Listening and Being Heard

Flint McGlaughlin (MECLABS), On Influence as the Product of Proximity

Some of the most important teaching occurs when we are not trying to teach. The teacher should be more motivated by genuine concern than by the content of a curriculum. The object of the teacher’s focus should not be the content; the object should be the person.

Sometimes I can teach more by being near than by saying more. Natural proximity is essential. Influence is always the product of proximity (even if it isn’t geographic). And often the teacher can achieve more through (subtle) influence than through (overt) instruction.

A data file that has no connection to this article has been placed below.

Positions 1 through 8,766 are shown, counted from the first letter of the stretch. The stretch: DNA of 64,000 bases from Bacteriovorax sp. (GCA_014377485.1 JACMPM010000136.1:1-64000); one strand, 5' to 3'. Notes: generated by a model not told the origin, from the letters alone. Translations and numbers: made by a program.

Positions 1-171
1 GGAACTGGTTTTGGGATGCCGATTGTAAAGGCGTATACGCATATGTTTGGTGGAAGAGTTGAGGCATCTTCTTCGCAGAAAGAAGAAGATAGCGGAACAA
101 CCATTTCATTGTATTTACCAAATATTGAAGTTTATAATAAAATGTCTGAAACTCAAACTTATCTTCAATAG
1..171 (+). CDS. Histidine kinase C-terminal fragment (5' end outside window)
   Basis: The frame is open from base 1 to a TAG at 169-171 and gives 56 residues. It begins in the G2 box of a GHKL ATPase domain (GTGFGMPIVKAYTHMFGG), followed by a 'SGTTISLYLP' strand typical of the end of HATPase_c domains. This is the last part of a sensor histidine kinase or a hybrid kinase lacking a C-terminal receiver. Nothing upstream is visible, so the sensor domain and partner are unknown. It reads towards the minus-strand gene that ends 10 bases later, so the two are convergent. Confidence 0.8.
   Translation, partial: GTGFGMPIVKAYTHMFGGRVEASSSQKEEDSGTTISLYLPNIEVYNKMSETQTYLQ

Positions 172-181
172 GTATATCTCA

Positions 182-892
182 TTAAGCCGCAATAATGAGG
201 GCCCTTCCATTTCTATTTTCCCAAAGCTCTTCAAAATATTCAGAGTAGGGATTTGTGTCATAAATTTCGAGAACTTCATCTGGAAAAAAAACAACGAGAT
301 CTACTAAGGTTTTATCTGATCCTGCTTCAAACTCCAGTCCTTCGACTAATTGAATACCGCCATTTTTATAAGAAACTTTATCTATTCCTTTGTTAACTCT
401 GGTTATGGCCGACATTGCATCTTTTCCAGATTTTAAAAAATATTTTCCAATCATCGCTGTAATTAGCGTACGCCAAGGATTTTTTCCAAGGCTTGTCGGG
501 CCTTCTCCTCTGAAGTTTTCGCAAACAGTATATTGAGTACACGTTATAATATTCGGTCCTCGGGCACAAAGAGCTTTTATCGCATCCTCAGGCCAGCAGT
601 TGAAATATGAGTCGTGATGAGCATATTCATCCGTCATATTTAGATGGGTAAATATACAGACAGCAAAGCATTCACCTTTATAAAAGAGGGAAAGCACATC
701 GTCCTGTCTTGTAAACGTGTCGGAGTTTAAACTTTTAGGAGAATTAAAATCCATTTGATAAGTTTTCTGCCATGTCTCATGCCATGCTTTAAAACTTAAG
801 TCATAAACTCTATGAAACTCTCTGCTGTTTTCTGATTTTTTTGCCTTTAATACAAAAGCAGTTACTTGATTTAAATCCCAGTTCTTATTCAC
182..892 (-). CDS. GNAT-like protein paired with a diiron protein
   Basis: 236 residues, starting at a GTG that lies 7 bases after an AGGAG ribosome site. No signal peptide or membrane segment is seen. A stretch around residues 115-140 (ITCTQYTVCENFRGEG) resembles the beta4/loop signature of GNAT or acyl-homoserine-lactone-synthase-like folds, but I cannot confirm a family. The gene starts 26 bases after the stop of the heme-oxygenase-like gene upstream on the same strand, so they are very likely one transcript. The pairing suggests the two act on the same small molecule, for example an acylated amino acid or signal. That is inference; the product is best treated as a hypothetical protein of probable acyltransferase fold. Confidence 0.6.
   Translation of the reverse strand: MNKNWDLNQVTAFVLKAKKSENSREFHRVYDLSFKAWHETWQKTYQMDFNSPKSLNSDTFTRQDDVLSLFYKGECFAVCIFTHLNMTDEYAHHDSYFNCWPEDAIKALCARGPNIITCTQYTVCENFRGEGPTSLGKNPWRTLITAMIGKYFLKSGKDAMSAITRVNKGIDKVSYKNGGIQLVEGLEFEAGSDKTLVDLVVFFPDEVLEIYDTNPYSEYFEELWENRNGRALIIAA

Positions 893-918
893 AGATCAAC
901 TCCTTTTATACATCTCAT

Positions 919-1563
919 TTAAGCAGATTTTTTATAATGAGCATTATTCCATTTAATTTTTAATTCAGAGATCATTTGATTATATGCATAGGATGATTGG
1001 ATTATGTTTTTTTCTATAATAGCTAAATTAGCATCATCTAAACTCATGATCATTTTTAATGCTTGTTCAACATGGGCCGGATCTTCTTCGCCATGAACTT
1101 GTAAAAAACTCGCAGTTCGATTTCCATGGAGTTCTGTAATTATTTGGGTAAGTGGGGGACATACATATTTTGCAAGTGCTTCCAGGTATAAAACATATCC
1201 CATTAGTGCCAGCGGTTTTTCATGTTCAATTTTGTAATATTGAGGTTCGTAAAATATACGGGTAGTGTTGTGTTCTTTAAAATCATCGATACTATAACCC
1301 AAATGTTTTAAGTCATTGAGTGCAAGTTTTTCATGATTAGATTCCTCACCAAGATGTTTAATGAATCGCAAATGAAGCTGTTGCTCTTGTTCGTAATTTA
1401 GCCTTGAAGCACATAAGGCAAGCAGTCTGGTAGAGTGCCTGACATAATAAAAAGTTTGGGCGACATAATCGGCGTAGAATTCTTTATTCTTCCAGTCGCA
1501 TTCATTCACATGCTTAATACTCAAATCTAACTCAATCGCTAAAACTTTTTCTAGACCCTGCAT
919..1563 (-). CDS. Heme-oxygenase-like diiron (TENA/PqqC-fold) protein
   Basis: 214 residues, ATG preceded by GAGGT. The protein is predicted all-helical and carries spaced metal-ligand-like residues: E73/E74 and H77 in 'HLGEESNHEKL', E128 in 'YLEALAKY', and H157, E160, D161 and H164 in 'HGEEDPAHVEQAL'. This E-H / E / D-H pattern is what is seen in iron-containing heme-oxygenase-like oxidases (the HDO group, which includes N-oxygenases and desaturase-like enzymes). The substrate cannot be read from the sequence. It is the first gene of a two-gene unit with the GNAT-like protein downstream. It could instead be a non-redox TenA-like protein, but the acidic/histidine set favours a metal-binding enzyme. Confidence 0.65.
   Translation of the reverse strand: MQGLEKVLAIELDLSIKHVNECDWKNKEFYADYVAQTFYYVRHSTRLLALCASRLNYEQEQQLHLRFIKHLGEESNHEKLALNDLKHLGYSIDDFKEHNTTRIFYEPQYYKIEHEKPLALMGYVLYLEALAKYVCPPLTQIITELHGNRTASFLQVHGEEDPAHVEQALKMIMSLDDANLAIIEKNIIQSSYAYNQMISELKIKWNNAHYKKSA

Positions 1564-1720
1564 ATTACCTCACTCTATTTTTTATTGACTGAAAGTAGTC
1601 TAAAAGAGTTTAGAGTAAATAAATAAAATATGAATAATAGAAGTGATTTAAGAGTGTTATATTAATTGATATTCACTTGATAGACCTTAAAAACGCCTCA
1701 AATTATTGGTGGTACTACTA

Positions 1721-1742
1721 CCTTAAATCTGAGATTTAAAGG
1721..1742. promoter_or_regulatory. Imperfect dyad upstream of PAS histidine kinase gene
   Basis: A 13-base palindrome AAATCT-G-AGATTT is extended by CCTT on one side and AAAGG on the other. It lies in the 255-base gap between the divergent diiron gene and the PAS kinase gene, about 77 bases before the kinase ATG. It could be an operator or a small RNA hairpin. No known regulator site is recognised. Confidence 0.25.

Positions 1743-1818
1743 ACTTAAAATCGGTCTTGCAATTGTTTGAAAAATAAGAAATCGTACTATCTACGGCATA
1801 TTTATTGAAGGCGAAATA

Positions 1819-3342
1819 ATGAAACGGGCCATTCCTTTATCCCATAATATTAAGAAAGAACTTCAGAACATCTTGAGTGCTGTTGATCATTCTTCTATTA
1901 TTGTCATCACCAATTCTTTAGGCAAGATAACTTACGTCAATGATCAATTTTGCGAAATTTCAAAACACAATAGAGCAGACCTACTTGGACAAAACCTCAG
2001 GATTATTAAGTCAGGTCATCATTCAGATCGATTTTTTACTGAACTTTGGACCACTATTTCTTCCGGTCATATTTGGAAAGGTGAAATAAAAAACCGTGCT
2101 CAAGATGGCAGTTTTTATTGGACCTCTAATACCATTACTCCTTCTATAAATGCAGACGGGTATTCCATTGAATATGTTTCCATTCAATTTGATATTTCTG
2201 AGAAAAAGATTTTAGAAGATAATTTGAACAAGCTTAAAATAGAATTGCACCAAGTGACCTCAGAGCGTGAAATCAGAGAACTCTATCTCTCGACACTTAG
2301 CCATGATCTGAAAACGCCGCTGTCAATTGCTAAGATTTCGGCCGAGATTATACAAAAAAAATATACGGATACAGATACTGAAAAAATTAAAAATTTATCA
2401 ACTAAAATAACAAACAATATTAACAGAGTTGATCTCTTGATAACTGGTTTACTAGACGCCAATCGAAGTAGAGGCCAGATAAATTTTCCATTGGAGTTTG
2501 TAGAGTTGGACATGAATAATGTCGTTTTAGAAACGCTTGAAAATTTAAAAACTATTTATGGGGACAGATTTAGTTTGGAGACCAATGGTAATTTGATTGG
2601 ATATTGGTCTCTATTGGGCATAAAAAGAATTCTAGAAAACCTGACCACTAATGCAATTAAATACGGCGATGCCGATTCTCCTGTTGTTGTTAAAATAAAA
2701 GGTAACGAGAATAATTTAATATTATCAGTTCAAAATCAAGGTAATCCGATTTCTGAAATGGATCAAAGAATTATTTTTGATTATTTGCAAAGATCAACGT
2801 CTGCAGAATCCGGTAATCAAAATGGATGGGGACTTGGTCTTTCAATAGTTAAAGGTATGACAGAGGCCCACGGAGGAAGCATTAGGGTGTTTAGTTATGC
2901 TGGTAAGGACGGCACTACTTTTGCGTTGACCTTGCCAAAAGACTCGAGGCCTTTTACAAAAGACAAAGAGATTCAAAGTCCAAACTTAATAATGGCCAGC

Genuine concern, being near, proximity, and simple presence are all deeply connected to listening. It’s hard to capture the role of listening in teaching and overall communication. The emphasis on “(subtle) influence” over and against “(overt) instruction” gets close.

Nine times out of ten, what wins or loses the heart of student (or customer) isn’t what you say but how you listen.

Listening generates the capital necessary to speak and be heard.